Harnessing neural stem cells for treating psychiatric symptoms associated with fetal alcohol spectrum disorder and epilepsy

Trenton Lippert, Lindsey Gelineau, Eleonora Napoli, Cesar V. Borlongan

Research output: Contribution to journalReview article

7 Scopus citations

Abstract

Brain insults with progressive neurodegeneration are inherent in pathological symptoms that represent many psychiatric illnesses. Neural network disruptions characterized by impaired neurogenesis have been recognized to precede, accompany, and possibly even exacerbate the evolution and progression of symptoms of psychiatric disorders. Here, we focus on the neurodegeneration and the resulting psychiatric symptoms observed in fetal alcohol spectrum disorder and epilepsy, in an effort to show that these two diseases are candidate targets for stem cell therapy. In particular, we provide preclinical evidence in the transplantation of neural stem cells (NSCs) in both conditions, highlighting the potential of this cell-based treatment for correcting the psychiatric symptoms that plague these two disorders. Additionally, we discuss the challenges of NSC transplantation and offer insights into the mechanisms that may mediate the therapeutic benefits and can be exploited to overcome the hurdles of translating this therapy from the laboratory to the clinic. Our ultimate goal is to advance stem cell therapy for the treatment of psychiatric disorders.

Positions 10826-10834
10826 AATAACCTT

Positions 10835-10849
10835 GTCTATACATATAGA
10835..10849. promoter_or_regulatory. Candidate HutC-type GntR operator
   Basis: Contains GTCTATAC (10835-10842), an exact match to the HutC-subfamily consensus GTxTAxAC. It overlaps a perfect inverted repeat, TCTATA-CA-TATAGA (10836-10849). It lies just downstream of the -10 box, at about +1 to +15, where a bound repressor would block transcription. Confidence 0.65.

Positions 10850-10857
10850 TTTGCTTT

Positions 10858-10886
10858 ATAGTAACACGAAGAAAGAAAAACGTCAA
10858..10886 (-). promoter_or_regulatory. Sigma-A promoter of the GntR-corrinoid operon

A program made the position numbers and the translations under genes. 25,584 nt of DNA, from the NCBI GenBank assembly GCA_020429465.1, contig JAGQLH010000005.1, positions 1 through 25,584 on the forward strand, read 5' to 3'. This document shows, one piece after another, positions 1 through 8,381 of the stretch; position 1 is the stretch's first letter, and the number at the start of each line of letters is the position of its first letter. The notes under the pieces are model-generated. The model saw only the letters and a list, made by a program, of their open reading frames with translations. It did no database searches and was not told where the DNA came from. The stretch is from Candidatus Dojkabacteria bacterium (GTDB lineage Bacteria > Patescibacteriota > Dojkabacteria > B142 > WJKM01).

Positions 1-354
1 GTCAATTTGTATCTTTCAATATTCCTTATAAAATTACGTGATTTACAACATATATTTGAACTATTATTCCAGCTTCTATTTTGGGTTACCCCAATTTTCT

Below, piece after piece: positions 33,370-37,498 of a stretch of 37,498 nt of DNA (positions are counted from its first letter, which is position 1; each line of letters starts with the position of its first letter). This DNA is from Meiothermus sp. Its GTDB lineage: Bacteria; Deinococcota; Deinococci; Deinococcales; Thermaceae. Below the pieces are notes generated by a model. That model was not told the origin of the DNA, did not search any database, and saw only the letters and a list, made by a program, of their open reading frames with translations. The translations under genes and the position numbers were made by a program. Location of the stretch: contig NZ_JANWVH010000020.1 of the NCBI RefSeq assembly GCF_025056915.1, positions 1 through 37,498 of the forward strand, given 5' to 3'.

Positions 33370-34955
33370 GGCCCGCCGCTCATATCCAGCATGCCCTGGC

Original languageEnglish (US)
Pages (from-to)10-22
Number of pages13
JournalProgress in Neuro-Psychopharmacology and Biological Psychiatry
Volume80
DOIs
StatePublished - Jan 3 2018

Keywords

  • Alcohol
  • Epilepsy
  • Fetal alcohol spectrum disorder
  • GABA
  • Neural stem cells
  • Neurodegeneration
  • Teratogenecity
  • Transplantation

ASJC Scopus subject areas

  • Pharmacology
  • Biological Psychiatry

Fingerprint Dive into the research topics of 'Harnessing neural stem cells for treating psychiatric symptoms associated with fetal alcohol spectrum disorder and epilepsy'. Together they form a unique fingerprint.

  • Cite this